"Let's go on inside." Amma waved at my dad from the top of the porch. "I made a Coca-Cola cake and fried chicken. If we don't get in there soon, that chicken'll have a mind to find its way home."

Aunt Caroline looped her arm through my dad's and led him up the stairs. She had the same brown hair and small frame as my mom, and for a second it felt like my parents were home again, walking through the old screen door of Wate's Landing.

"I have to get home." Lena was clutching her notebook against her chest like a shield.

"You don't have to go. Come in."


I wasn't offering to be polite. I didn't want to go in there alone. A few months ago, Lena would have known that. But I guess today her mind was somewhere else, because she didn't.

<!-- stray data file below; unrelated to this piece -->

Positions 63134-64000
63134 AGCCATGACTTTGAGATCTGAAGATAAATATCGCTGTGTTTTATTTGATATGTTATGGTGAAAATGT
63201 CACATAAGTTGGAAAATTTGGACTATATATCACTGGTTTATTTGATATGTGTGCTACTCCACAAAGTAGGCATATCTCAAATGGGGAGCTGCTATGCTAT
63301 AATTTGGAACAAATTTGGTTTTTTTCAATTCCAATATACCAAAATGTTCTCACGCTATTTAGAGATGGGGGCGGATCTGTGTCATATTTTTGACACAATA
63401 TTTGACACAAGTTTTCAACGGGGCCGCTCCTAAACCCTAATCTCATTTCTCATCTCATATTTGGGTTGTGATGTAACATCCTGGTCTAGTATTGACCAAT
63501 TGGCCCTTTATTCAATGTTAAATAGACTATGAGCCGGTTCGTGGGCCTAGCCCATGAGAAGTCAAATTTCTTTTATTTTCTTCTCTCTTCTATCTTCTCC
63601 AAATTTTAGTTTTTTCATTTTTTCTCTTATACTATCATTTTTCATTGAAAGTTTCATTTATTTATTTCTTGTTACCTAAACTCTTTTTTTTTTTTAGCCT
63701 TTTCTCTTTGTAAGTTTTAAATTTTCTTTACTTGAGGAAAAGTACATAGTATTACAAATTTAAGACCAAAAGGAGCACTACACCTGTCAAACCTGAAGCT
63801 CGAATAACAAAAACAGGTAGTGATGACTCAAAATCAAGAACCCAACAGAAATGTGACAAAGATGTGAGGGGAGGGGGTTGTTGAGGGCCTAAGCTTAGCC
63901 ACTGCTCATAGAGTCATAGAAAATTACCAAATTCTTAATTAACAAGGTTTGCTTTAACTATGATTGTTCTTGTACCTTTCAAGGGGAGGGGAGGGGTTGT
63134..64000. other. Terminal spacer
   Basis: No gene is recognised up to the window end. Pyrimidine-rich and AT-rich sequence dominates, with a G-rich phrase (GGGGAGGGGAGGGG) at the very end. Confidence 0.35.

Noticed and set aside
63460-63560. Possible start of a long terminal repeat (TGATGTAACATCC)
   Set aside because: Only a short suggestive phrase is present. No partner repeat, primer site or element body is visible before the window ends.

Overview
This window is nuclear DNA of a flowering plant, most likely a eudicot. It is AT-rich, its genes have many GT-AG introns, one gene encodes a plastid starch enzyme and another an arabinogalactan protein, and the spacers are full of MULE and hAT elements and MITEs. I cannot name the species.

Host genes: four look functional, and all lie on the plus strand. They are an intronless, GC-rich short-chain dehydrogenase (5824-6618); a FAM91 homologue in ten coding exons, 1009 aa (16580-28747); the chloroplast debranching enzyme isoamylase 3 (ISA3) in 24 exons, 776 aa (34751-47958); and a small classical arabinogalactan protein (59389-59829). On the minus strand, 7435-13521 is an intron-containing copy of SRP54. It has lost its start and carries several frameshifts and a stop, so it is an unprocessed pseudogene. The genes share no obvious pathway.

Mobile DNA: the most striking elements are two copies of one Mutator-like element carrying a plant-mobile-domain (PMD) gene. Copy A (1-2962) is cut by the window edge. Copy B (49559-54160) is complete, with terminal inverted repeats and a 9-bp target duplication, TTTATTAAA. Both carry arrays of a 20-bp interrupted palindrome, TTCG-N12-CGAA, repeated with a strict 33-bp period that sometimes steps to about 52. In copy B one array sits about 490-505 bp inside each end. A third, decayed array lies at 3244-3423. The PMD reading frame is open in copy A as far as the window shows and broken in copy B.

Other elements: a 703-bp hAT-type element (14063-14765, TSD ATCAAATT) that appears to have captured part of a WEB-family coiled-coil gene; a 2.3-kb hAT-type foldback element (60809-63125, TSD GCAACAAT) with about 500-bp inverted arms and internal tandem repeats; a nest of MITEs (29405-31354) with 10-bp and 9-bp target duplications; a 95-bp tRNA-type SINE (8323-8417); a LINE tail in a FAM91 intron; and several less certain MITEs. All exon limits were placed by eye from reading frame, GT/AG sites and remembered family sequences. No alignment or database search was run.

"You should spend some time with your family." She stood up on her toes and kissed me, her lips barely touching my cheek. She was halfway to the car before I could argue.

I watched Larkin's Fastback disappear down my street. Lena didn't drive the hearse anymore. As far as I knew, she hadn't even looked at it since Macon died. Uncle Barclay had parked it behind the old barn and thrown a tarp over it. Instead, she was driving Larkin's car, all black and chrome. Link had foamed at the mouth the first time he saw it. "Do you know how many chicks I could pull with that ride?"